With Kilkenny on the horizon, the time is coming to pick the Cork hurling squad for the league

With Kilkenny on the horizon, the time is coming to pick the Cork hurling squad for the league
Stephen Condon is tackled by UCC's Chris O'Leary during the Canon O'Brien Cup at the Mardyke. Picture: Eddie O'Hare

THE pre-season for the Cork hurlers is all but done, bar the probability of one more challenge against inter-county opposition, and it will be make-your-mind-up time very shortly for the management, in relation to putting together their squad for the national league.

The bulk of last season’s squad will still be in place and there will be a reliance, again, on the tried-and-trusted players.

John Meyler has used a number of newcomers over the past 10 or 12 days, in the Munster League, against Clare and Waterford, and in the Canon O’Brien Cup game last Sunday, in the Mardyke, against UCC.

The object of these games is to find a couple of newcomers, who might have something to contribute to the secondary competition and subsequently in the championship.

Many will be called to these games, but, at the end of the day, few will be chosen.

That’s not saying that those who don’t make the cut are discarded altogether, because the initial objective was to integrate the players into the system, give them some game time at an elevated level, and provide them with an insight into how the whole operation works.

A lot of the players that saw action in recent weeks will now go back into the under-20 squad, under the guidance of Denis Ring, while, at the same time, their progress will be monitored by the senior selectors.

John Meyler and his team got to see quite a few newcomers in the aforementioned pre-season encounters and they will have been pleased, overall, with how things went.

It’s a vast step-up from these type of games to the white heat of the Munster championship in May and June, but a start must be made somewhere.

Management teams are put in place to see and discover things that the ordinary individual might not, the small things that might make the difference when the bigger questions are asked.

Some of the newcomers who were given their opportunity in Ennis, Mallow, and in the Mardyke did better than others and we will see a few of them get game time over the coming months in the national league.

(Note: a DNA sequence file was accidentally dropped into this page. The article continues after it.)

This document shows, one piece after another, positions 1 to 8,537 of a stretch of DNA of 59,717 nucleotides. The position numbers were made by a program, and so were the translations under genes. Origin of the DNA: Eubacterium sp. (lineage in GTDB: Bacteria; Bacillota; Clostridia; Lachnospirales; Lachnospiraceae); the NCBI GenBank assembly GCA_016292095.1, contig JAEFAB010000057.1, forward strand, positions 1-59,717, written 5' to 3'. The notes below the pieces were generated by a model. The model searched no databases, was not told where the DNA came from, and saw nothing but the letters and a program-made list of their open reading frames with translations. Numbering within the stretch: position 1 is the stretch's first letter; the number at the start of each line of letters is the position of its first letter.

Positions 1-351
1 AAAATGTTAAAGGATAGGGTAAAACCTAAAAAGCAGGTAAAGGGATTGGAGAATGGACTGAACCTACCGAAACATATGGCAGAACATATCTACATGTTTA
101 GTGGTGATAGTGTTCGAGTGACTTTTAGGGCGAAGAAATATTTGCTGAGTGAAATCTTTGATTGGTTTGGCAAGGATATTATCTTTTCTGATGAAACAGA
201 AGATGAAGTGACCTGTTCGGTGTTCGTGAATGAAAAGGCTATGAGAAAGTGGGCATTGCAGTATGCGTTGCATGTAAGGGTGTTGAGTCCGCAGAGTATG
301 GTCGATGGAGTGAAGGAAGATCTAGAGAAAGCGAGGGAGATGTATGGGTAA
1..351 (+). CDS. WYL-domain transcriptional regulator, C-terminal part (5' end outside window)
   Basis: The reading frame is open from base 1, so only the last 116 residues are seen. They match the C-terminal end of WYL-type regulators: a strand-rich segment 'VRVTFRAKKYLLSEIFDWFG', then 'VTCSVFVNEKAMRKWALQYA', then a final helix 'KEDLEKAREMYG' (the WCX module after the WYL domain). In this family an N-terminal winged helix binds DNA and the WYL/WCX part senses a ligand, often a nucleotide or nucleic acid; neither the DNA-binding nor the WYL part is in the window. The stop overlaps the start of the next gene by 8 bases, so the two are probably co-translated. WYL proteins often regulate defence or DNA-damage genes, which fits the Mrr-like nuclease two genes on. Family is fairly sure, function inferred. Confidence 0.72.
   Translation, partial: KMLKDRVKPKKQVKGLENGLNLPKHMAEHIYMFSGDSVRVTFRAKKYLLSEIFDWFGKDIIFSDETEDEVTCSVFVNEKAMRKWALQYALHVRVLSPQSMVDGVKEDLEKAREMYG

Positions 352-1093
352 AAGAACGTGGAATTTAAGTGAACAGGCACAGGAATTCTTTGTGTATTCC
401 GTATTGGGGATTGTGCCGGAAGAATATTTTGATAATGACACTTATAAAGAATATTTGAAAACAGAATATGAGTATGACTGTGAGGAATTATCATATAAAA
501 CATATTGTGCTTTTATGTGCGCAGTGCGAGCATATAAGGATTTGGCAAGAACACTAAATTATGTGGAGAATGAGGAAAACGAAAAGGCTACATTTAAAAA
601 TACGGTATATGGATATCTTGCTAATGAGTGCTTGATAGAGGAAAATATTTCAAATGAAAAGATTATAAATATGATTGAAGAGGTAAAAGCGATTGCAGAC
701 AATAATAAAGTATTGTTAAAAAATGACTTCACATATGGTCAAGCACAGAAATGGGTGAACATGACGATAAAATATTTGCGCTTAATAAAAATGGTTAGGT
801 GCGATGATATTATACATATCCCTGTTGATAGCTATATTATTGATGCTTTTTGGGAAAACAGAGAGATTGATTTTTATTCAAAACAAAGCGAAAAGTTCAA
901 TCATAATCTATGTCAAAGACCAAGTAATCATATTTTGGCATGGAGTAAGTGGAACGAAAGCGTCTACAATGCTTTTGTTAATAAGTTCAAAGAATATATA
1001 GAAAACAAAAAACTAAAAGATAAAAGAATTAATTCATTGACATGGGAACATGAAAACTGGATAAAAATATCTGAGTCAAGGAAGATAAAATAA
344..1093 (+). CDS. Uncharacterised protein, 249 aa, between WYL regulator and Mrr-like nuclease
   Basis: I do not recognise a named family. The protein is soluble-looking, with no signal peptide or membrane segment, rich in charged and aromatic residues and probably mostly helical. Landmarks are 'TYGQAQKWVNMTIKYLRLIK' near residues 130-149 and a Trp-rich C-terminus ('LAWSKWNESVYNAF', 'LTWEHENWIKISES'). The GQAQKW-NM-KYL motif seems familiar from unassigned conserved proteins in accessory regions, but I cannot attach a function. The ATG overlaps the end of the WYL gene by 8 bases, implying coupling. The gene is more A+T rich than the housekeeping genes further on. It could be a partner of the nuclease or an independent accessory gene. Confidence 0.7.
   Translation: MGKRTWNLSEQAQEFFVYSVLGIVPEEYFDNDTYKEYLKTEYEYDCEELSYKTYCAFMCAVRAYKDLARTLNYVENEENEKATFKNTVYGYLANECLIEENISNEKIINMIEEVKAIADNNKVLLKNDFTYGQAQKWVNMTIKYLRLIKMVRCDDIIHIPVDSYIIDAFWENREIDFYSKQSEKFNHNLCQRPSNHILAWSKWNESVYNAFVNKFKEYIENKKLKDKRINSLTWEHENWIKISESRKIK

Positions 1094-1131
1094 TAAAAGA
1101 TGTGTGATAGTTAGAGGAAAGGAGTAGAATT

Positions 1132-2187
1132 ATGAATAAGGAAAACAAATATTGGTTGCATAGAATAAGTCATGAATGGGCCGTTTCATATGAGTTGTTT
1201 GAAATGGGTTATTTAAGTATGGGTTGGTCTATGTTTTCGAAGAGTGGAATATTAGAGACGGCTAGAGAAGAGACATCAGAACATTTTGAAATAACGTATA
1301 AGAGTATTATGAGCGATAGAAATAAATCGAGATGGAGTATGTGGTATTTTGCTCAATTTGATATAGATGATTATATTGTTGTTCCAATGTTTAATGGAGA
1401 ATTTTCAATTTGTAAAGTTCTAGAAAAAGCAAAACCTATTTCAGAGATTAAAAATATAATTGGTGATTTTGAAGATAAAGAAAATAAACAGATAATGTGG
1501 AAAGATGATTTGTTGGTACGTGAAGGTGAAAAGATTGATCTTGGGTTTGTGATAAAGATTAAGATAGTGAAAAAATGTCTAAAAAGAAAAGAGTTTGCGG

Cormac Murphy wasn’t a newcomer, having been involved before, and he certainly did nothing wrong in those games, securing scores in all three.

Cormac Murphy and UCC's Paddy Cadell tussle for the ball. Picture: Eddie O'Hare
Cormac Murphy and UCC's Paddy Cadell tussle for the ball. Picture: Eddie O'Hare

His versatility, too, gives the management extra options.

One of the newcomers who did impress significantly, and who didn’t feature for the U21s last season, was Robert Downey, from the Glen.

A player with a fine physical presence, he did well in the time that was allotted to him and we should see him included in the national league squad.

Deccie Dalton was near impeccable from the placed ball and got a few good scores, too, from open play and it remains to be seen if he gets the call to arms. Conor Cahalane is another strong contender for inclusion.

Patrick Collins remains the established number two to Anthony Nash, while Jamie Coughlan’s experience is very important, too.

One young player who caught the eye up the Dyke last Sunday morning was Simon Kennefick, from the Glen. He knocked over four fine points from play.

He’s probably a bit young to come into the senior squad for the bigger fixtures, but he’s just one of a number of fine, young players that are being integrated into the system.

Cormac Beausang, from Midleton, did well, too, in the game time that he got and his Midleton clubmate, Tommy O’Connell, is another we should hear a lot more about further down the line.

One player who caught the eye in the Mardyke was Eddie Gunning, from Na Piarsaigh, who lined out with UCC and he was very solid in his defensive duties.

Blackrock’s Michael O’Halloran did nothing wrong, either, in the time that he got and, in the first-half against Clare, he secured some very good points.

Overall, the thinking at the conclusion of the pre-season should be that Cork is now very well served by a lot of very good young hurlers, whom we should be hearing from again in the not-too-distant future.

The work going on in the ground, development squads, etc, is beginning to reap a reward and whilst the step-up remains considerable, the players coming through should be able to do just that, if not this season, then very shortly.

There are, of course, no guarantees going forward and last season will stand for very little, when the real action begins, but as far as bringing younger players into the system is concerned, no stone is being left unturned and there has to be room for cautious optimism in the months ahead, months that will provide searching questions that need answering.

And with three teams in the last eight of the Harty Cup tomorrow afternoon, that is another plus, too.

And all three have a decent chance of further progress.

So, from the viewpoint of the pre-season, the operation has been successful and, no doubt, the management will have lots to mull over when they put together their national league 26.

The likelihood is that the squad will play a challenge game next weekend, before the preparations intensify for the trip to Nowlan Park a fortnight later.

Meyler will be anxious to get some game time for Stephen McDonnell, and Alan and Eoin Cadogan, among others, before an intense league programme begins.

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